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vol.56 issue1An employee assistance programme for small and medium enterprises in Namibia - a needs assessment author indexsubject indexarticles search
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Social Work

On-line version ISSN 2312-7198
Print version ISSN 0037-8054

Social work (Stellenbosch. Online) vol.56 n.1 Stellenbosch  2020 






Sulina Green

Department of Social Work, Stellenbosch University, Stellenbosch, South Africa



The promotion of healthy family life--its health, welfare, and preservation-is of fundamental and strategic importance for social work. For this reason, knowledge about the living conditions and experiences of the family or of a specific family member is essential for service providers to address these family concerns. The present issue of Social Work/Maatskaplike Werk presents the findings of research on the need for prevention and intervention programmes and services to address the special concerns of vulnerable families, parents, couples, and women and children.

The first two articles examine the need for social service programmes that can enhance the health and happiness of employees and married couples. The first article reveals that employees in Small and Medium Enterprises (SMEs) in Namibia experience diverse personal and work-related problems that influence their productivity, and it indicates the need for Employee Assistance Programmes (EAPs) in these enterprises to promote employee well-being. The second article emphasises the need for culturally appropriate and empirically evaluated marriage-enrichment programmes for married African couples.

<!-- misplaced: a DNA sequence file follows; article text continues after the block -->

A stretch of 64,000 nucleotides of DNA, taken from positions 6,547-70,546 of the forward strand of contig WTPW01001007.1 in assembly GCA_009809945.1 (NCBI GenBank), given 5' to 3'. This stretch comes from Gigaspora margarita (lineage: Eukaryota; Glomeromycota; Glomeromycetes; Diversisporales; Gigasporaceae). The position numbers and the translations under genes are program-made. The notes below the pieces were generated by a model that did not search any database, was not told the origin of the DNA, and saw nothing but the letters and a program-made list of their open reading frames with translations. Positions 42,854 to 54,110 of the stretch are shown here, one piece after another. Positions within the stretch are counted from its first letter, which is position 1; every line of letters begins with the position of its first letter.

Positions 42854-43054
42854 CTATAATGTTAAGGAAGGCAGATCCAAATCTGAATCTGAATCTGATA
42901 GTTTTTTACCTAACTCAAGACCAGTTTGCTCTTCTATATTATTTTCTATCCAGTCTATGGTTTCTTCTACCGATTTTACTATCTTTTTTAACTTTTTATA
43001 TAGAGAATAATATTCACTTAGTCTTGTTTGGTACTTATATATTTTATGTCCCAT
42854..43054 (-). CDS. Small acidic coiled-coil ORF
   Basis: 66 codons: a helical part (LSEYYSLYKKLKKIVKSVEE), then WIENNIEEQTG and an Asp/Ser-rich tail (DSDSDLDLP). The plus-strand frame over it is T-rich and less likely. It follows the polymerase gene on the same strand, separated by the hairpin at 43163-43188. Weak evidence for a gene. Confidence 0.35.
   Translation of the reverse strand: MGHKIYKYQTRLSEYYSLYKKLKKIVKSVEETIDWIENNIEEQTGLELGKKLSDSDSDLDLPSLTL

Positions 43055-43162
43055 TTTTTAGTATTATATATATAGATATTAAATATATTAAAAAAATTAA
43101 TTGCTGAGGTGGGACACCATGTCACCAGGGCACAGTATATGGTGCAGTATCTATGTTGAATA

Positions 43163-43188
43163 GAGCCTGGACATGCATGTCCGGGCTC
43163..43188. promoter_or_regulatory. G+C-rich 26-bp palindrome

Thereafter two articles offer insights into the challenges faced by parents of children in conflict with the law or parents of nayope drug users. One article presents a co-constructed practice model, which could be implemented collaboratively by service providers in the government and non-governmental sectors to expand their services to support parents before, during and after the child justice process. The second article suggests that social workers and social service professionals should develop specialised programmes to empower and protect parents living with a nayope-dependent child.

The focus of the next three articles is on women who are living in social rental houses, who are survivors of human trafficking, and who consume alcohol during pregnancy. The first article revisits the relation between gender and social rental housing and reports that women regard housing as central to their security; it suggests that housing delivery processes should acknowledge the special needs of women and children in order to promote their human rights. The next article reveals that trafficking of women for domestic and sexual exploitation has devastating consequences for them, and urges social workers to design holistic prevention and intervention programmes to enhance the well-being of survivors. The third article explores the experiences of women, partners and family members of women consuming alcohol during pregnancy in a low-resource setting, and suggests that interventions targeting drinking in general in low-resource communities could assist in addressing the underlying drinking culture and peer pressure to consume alcohol in such communities.

The final article in this issue reports on the psycho-social deficits experienced by Zambian teenagers born and raised in a family where their parents' extramarital affairs are kept secret, and it indicates that government and non-governmental organisations should design intervention programmes to safeguard the best interests of those children.

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